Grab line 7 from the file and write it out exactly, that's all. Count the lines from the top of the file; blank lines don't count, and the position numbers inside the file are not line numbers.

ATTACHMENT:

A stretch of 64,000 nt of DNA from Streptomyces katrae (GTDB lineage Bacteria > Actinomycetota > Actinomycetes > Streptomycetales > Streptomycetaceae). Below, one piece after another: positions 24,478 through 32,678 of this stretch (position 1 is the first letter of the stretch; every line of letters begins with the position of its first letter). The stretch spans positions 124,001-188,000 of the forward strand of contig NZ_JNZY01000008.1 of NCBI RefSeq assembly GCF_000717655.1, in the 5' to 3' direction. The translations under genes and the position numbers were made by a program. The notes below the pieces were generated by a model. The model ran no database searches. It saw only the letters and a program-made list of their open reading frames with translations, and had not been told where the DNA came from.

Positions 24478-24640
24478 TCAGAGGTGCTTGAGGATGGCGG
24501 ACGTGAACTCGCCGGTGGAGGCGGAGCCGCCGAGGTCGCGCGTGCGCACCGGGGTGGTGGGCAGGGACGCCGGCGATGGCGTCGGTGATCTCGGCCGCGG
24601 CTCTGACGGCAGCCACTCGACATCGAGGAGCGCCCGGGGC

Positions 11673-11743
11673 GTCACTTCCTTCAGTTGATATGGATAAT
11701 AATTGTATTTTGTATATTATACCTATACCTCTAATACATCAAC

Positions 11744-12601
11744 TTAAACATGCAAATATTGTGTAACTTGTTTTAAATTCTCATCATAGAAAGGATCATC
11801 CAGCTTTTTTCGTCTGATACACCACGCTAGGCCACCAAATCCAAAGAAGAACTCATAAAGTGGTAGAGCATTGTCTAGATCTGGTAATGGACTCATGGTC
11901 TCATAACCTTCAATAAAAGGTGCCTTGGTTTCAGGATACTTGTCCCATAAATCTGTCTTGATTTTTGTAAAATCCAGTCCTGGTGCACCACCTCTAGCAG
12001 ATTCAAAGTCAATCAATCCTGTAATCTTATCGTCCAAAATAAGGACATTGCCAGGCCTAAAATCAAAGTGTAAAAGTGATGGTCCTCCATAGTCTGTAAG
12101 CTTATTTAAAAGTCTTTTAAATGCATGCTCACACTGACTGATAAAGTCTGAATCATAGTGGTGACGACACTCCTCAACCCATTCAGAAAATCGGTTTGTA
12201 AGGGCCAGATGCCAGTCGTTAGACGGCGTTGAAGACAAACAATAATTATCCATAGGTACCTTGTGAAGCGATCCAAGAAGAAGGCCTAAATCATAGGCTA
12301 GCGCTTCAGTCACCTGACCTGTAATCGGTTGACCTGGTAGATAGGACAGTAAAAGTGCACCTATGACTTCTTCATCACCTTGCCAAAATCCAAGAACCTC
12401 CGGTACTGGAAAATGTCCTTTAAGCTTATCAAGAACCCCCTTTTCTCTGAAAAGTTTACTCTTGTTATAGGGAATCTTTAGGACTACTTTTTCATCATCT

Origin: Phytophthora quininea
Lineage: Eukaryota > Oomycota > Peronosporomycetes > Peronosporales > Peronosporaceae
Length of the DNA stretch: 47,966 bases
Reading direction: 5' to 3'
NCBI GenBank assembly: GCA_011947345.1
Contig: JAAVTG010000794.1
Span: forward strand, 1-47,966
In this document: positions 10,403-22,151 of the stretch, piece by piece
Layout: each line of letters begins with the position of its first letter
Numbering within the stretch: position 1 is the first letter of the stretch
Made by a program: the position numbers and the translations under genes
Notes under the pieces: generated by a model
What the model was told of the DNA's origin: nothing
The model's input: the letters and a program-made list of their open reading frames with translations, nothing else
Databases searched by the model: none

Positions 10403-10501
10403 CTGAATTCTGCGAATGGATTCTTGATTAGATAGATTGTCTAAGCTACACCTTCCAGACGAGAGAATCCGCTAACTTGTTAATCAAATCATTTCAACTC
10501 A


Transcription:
11673 GTCACTTCCTTCAGTTGATATGGATAAT